I guess I'm a positive nihilist. Because we've already lost everything, there's nothing left to lose. So have fun, put yourself first, achieve the most, and have an epic life!

[–]pawoukcz0 points1 point  (0 children) | Copy

Iam also more aware how important it is to put yourself first

[–][deleted] 0 points1 point  (0 children) | Copy

I think it effects people differently. My productivity increased tremendously because I was able to narrow my focus & not spend every waking moment worrying about shit that didn't matter.

Doing well in classes just becomes like a game.

[–]2 Senior Endorsed Contributorvengefully_yours7 points8 points  (1 child) | Copy

I'll go one step farther. That's the only time you get to play it. There isn't another game after that one, once it's done, you're done, no reward after, no glorious heaven awaits your presence. Done, just like it was before you were born. That's reality.

Everything else about the end of the game is wishful thinking.

Depressing? Sure, if you focus on the end. Terrifying? Maybe if you're so afraid it prevents you from doing anything.

I'm 48, I've been in two wars, the first one had three "hot" deployments for me, my job while not a door kicking lead flinging job, was inherently dangerous. You can get killed very easily and I've patched up guys who got fucked up with no war going on, a second of complacency around dangerous shit and there's blood everywhere. I lost friends in both wars, they're just gone, no goodbye, nothing, they aren't here anymore because what's left of them is charred along with the helicopter.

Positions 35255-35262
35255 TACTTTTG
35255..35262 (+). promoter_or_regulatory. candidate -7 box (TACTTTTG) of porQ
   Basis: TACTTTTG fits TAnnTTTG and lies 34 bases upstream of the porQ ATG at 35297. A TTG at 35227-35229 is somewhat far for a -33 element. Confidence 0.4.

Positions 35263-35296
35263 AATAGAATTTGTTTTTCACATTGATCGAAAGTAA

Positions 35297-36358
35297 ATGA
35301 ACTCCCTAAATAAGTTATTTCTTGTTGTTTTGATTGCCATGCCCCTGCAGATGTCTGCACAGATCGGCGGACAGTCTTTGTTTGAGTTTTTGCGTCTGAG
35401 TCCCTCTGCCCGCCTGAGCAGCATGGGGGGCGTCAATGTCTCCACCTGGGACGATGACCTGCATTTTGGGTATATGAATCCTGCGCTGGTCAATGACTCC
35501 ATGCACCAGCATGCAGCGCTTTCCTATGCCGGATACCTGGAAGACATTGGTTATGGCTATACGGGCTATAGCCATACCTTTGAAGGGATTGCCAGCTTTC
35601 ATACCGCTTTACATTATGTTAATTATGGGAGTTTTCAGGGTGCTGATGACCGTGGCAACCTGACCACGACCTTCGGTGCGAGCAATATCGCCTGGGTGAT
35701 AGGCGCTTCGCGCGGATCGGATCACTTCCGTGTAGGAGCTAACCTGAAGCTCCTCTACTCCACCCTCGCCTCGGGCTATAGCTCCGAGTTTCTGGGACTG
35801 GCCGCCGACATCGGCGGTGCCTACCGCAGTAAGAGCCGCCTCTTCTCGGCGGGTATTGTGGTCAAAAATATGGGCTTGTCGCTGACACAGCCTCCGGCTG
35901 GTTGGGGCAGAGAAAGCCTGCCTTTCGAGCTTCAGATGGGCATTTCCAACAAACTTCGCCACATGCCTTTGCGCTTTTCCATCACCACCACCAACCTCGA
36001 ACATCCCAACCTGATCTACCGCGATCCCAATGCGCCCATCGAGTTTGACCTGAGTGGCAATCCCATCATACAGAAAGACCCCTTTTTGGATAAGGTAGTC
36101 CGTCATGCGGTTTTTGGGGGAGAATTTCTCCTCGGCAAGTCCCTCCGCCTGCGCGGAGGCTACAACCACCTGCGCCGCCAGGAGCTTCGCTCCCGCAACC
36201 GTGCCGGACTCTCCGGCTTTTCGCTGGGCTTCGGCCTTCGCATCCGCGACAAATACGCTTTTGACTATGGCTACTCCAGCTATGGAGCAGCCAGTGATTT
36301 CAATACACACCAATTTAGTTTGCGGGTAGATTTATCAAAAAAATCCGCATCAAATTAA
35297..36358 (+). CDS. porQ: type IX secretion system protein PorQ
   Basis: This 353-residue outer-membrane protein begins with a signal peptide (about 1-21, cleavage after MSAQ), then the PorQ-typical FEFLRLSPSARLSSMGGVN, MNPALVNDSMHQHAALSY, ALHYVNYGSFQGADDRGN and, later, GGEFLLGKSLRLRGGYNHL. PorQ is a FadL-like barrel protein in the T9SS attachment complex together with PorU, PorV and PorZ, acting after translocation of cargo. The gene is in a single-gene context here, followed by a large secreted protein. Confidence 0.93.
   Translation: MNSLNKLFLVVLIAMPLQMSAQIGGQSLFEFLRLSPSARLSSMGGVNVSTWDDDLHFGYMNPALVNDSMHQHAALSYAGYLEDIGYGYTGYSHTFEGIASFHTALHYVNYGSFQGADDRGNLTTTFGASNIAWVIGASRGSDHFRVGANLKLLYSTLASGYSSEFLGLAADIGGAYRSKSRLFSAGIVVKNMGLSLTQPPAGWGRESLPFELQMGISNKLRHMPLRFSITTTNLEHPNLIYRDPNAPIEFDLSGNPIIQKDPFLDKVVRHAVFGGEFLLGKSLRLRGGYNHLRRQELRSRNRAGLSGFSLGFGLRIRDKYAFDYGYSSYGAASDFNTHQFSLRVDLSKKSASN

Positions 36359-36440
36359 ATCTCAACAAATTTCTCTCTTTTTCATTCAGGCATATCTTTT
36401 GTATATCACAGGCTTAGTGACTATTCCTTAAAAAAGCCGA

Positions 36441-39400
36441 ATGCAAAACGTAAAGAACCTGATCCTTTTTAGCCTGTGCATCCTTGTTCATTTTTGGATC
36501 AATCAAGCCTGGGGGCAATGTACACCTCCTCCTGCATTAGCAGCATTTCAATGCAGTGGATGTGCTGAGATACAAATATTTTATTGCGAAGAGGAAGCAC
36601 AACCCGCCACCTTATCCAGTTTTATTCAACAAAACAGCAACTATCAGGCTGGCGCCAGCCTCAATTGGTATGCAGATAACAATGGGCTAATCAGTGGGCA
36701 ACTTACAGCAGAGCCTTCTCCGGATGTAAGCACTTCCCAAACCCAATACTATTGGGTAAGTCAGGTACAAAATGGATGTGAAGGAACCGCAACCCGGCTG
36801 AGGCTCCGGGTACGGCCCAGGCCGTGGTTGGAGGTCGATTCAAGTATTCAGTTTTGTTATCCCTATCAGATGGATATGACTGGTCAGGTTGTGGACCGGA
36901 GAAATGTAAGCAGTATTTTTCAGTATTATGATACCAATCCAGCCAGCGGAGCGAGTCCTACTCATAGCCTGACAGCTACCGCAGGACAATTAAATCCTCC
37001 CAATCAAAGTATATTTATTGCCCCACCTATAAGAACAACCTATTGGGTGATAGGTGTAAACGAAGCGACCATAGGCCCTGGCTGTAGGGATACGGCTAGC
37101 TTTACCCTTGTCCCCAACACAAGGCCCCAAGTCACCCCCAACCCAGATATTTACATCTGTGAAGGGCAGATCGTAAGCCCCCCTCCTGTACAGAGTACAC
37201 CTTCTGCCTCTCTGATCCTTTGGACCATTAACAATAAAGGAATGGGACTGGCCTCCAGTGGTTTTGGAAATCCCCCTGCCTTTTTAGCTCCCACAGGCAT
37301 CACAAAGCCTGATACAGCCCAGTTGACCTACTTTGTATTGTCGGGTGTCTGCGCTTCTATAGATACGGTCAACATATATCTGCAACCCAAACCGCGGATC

I've been in multiple car crashes, when I was a passenger. I've been severely fucked up, missing teeth, serious head trauma. I drag race, and a 135mph crash can kill you. I grew up on a farm around heavy equipment, I've been run over, slammed into shit, crushed, beaten unconscious, all before I was 18. Death has smiled at me often, somehow I'm still here. I stopped fearing it a very long time ago, before most of you were born. With the chronic pain I live with, I kinda welcome the idea now. Not in a rush to get there though, I still have shit I want to do. Pain means I'm alive. Alive means I can still do something fun.

Think of all the potential people who'll never be born. I'm only having two kids, they're 20+ now and I'm out of the pool. The rest of my potential kids aren't going to show up. All those kids of men who never got laid before they died. They lost without ever knowing it. You fucking won, you're here, you have opportunity, the chance to experience the world. What are you going to do with the time you have?